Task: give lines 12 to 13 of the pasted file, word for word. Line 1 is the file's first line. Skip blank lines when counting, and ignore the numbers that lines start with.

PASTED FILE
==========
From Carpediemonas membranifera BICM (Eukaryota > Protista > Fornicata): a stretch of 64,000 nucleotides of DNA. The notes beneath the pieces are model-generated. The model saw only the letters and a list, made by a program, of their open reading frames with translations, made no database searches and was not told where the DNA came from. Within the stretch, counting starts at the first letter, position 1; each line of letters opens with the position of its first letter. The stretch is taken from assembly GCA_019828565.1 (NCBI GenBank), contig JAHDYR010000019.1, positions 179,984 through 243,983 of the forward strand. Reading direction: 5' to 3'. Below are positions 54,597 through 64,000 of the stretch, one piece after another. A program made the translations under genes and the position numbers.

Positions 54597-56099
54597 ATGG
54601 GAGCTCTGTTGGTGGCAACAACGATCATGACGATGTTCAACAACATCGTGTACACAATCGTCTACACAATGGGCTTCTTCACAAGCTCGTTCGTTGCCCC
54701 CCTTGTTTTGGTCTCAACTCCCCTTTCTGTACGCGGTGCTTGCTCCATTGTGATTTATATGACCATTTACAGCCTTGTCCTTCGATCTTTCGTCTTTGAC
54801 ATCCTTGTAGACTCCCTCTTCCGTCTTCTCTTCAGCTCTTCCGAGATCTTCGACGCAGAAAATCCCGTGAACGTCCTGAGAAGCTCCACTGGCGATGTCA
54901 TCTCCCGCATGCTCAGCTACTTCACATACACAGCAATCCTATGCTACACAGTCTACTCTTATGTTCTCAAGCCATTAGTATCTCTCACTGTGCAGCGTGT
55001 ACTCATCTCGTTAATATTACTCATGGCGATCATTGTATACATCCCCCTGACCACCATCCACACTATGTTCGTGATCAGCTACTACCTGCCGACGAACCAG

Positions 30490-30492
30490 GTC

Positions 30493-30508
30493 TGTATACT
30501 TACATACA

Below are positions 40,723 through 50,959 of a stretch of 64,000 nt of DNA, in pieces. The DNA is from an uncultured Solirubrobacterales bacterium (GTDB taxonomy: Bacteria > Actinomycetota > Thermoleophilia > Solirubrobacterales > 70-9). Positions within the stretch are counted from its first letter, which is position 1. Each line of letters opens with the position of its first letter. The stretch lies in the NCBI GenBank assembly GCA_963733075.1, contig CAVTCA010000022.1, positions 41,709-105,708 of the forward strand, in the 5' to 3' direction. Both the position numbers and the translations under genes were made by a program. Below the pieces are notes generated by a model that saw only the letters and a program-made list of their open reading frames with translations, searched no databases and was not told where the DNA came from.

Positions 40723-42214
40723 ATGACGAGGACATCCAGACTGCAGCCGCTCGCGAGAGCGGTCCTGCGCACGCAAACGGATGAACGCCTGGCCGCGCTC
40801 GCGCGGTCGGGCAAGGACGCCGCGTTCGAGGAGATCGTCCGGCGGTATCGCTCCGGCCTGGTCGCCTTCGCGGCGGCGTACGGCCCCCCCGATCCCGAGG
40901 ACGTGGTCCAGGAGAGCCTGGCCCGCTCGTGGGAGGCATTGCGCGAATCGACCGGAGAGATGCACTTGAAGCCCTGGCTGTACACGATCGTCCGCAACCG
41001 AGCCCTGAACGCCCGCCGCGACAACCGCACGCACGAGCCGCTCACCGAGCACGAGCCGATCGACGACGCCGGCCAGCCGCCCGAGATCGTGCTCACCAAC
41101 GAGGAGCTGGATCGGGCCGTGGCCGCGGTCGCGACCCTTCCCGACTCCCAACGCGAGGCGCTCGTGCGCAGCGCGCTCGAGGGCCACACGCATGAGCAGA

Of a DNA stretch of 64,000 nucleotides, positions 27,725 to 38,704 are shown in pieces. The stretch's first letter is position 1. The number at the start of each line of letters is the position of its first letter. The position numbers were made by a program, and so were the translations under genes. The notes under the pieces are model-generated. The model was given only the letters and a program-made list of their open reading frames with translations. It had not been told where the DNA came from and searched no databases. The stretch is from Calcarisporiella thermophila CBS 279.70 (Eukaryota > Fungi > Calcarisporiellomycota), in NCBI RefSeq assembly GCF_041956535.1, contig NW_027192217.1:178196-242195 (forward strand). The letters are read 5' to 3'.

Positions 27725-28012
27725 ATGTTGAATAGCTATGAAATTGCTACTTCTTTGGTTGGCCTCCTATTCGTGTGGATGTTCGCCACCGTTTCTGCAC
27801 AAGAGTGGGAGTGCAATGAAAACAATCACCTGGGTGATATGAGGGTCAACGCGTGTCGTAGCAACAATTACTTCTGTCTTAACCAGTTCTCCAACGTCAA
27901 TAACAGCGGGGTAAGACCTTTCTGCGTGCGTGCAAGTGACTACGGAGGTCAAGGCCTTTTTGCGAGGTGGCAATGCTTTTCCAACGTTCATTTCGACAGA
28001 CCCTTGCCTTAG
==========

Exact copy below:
30493 TGTATACT
30501 TACATACA